"Will it pay for your kids' education, pay down your mortgage, or pay for next year's vacation?" Lassus asks. Bottom line: consider what are the critical goals you have, and determine how the money can help you meet those goals.

4. Set Up a Separate Account

When big money comes your way, it's easy to focus on one aspect of the money: how to spend it. But you should also think about where you'll keep it. Experts say it's best to separate it from all your other accounts -- especially your checking account.

"Get it out of your checking account and put it into a special savings or brokerage account so that it's treated separated," Lassus says, "because we all know what happens to our checking account dollars. That money kind of goes into a black hole and gets more quickly spent."

5. Get Professional Tax and Financial Advice

Numerous financial complexities will likely come into play if you're the recipient of a large financial windfall: everything from gift taxes to income taxes, estate issues and more. Therefore, it's definitely advisable to seek out some professional advice concerning properly accounting for your cash, managing it wisely and using it to build wealth.

You may need to establish a trust, secure special type of life insurance, or perhaps get basic documents like a will created to make sure your beneficiaries are provided for in the event of your death.

For all these reasons and more,
if you get a windfall don't be penny wise and pound foolish, and mistakenly think that it would be a "waste" of money to hire a qualified CFP or financial adviser for help and advice.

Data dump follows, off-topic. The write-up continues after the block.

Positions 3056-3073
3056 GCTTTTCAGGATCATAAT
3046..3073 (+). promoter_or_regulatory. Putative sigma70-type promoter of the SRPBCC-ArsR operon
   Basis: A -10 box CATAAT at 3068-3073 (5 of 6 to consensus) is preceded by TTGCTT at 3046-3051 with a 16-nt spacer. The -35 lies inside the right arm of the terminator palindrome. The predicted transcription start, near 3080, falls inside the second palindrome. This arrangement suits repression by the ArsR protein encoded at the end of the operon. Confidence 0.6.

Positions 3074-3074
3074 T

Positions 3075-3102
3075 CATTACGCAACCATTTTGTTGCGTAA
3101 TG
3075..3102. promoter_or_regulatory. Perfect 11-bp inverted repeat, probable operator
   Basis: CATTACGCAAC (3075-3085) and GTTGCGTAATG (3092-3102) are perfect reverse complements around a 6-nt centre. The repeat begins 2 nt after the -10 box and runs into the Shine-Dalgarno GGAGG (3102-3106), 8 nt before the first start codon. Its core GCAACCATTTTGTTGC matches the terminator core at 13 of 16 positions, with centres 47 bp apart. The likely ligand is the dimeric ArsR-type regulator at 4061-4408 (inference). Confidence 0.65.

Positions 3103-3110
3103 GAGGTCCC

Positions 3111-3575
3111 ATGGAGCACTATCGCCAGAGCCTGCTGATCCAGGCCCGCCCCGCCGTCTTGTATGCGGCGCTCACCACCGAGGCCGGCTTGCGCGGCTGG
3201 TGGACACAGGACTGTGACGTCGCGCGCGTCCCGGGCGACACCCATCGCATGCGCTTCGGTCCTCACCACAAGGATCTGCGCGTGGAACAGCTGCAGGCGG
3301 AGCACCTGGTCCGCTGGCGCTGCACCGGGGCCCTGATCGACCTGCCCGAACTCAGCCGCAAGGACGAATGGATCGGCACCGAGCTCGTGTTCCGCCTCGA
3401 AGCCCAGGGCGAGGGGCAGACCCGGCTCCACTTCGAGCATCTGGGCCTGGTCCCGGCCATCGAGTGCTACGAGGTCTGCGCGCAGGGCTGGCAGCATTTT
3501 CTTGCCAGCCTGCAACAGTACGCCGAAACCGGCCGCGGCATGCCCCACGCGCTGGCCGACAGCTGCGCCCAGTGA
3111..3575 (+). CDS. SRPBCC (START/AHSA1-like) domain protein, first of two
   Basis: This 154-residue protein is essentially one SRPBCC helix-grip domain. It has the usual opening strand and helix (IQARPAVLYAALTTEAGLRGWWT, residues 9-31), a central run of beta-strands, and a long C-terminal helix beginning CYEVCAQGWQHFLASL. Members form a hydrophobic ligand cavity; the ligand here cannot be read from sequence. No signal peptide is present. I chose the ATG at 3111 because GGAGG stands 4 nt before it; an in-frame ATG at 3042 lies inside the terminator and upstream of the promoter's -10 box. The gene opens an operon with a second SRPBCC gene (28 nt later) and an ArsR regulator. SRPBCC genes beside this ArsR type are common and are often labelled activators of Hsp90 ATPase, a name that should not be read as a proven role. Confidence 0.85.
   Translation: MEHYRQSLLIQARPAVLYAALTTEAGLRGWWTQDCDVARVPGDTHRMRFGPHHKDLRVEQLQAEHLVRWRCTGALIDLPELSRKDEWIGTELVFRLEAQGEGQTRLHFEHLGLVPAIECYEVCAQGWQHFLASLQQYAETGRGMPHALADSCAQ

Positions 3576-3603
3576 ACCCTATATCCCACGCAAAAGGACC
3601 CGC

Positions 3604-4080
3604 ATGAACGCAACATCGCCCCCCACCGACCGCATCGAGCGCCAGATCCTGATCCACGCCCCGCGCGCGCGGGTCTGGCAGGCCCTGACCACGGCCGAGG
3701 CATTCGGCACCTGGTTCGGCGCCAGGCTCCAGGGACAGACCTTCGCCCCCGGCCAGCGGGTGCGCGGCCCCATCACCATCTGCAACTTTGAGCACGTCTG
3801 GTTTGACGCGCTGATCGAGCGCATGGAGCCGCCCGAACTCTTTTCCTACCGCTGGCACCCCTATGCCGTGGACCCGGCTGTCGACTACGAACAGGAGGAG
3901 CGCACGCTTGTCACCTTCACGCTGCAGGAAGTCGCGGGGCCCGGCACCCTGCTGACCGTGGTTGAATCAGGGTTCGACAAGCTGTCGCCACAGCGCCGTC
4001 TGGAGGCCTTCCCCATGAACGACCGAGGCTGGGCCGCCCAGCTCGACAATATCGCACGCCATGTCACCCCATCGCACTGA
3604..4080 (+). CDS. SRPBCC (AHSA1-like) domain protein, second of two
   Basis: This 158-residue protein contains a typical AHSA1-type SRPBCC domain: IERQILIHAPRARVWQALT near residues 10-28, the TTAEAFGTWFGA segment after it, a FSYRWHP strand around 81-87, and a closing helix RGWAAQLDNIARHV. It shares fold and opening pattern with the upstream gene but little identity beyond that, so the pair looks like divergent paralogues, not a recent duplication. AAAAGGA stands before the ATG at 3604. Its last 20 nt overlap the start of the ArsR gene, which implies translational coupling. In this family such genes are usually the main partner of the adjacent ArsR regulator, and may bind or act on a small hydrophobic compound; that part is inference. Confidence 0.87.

"Be aware of the tax impacts of all large transactions," says Cortazzo, the Parsippany, N.J., CFP. "What you have in gross nairas and what you net after taxes can be a very different number," he adds, "and if you are budgeting based on gross amount, there can be a big shock when the tax bill comes due."

6. Put a Buffer Between You and Family/Friends

Lastly, try to avoid becoming a human ATM machine for those around you.

As anyone who has come into sudden wealth can attest, the act of receiving a huge pile of money often leads to requests for financial gifts or "loans" from needy family members and friends -- including some relatives you didn't even know you had.

Because many of us don't know how to establish financial boundaries with relatives and friends, it can be emotionally taxing to deal with requests for money, especially those that come with hard luck tales or sad sob stories about how another person got into a financial bind. (Just ask Sharon Tirabassi.)

Still, it's important for windfall recipients to shield themselves from a constant stream of people requesting handouts. Otherwise, your kindness can be exploited. You may wind up making unwise economic choices due to your own feelings of guilt, or due to the emotional pressure and manipulation exerted by others. Either way, you may later resent your generosity, feeling that you squandered money by giving it away so freely.

One way to avoid this problem is to have a trusted third-party serve as an intermediary to handle all requests for money. This person can be a close, responsible family member, or a neutral, financial adviser who can offer you some perspective.

Winning money, inheriting assets or somehow reaping a big financial windfall can seem like a dream come true. But if the money is too quickly spent or is just flat-out mismanaged, even hitting a multi-million Naira lotto or sportbetting cash can become a bittersweet event.

All the best